- Surveying. a technique of ascertaining the location of a point by taking bearings from the point on two other points of known location.
- Surgery. the excision of all or part of an organ or tissue.
Origin of resection
Dictionary.com Unabridged Based on the Random House Unabridged Dictionary, © Random House, Inc. 2018
Examples from the Web for resection
As yet, it is too soon to express a positive opinion as to the value of resection of gastric cancer.
This is considered to be justification enough for the removal of the ovaries or at least for their resection.Psychotherapy
James J. Walsh
At ten I assist my seniors during two amputations and a resection.With an Ambulance During the Franco-German War
Charles Edward Ryan
It soon became obvious that resection of the spinal accessory was insufficient.Tics and Their Treatment
If the blood supply after the resection is evidently to be poor, resection is useless.The Ethics of Medical Homicide and Mutilation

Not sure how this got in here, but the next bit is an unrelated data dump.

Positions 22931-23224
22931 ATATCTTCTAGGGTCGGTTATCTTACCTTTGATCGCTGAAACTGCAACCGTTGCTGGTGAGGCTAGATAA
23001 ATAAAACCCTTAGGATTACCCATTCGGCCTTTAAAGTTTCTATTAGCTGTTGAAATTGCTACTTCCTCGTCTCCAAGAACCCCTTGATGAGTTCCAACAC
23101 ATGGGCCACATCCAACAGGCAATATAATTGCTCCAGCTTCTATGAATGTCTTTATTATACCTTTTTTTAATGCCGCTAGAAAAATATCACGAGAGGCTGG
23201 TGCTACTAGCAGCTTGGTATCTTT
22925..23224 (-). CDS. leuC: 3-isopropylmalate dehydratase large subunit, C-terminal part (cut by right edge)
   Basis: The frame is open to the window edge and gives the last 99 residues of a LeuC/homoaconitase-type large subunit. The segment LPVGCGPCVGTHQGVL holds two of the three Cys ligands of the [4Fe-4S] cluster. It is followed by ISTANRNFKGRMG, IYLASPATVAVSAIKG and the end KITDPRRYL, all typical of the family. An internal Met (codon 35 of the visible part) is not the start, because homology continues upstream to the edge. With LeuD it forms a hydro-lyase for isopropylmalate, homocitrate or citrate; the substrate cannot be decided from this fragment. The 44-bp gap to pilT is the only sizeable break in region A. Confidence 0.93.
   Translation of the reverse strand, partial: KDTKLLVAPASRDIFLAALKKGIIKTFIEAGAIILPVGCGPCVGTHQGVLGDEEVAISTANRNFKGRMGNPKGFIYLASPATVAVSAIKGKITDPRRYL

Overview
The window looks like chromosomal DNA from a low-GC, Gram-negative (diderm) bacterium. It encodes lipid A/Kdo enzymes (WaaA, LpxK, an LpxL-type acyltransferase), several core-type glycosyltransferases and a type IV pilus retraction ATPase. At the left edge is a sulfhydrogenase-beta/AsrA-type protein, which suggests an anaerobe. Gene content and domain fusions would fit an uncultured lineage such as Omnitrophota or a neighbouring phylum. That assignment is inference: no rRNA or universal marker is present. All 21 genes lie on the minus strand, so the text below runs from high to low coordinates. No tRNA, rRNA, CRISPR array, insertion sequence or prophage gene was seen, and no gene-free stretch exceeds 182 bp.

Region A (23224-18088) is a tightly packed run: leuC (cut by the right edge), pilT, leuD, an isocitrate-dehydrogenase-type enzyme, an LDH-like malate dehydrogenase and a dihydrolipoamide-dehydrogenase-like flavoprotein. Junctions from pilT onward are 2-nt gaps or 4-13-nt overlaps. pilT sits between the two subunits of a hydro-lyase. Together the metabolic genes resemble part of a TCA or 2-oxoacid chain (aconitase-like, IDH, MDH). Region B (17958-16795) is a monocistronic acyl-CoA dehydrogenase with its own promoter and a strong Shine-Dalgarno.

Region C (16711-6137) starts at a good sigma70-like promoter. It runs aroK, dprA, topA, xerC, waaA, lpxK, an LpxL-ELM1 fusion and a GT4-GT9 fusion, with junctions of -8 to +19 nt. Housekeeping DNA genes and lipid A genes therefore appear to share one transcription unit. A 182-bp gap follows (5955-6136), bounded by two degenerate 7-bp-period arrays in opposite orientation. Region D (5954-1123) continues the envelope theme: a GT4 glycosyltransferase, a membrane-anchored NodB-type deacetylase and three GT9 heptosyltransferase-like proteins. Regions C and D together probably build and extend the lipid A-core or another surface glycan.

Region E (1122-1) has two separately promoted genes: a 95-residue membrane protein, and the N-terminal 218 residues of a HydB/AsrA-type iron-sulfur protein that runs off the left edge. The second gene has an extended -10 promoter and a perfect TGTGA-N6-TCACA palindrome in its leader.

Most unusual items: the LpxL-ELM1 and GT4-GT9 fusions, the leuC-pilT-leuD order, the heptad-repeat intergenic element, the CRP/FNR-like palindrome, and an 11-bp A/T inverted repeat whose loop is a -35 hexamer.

- surgery excision of part of a bone, organ, or other part
- surveying a method of fixing the position of a point by making angular observations to three fixed points
Word Origin and History for resection
1610s, from Latin resectionem (moninative resectio), noun of action from past participle stem of resecare "cut off, cut loose" (see resect). Surgical sense is from 1775.
Online Etymology Dictionary, © 2010 Douglas Harper
- Surgical removal of part of an organ or a structure.
- Removal of the articular ends of one or both bones forming a joint.
- Surgical removal of all or part of an organ, tissue, or structure. A wedge resection is removal of a piece of tissue that is triangularly shaped.
The American Heritage® Science Dictionary Copyright © 2011. Published by Houghton Mifflin Harcourt Publishing Company. All rights reserved.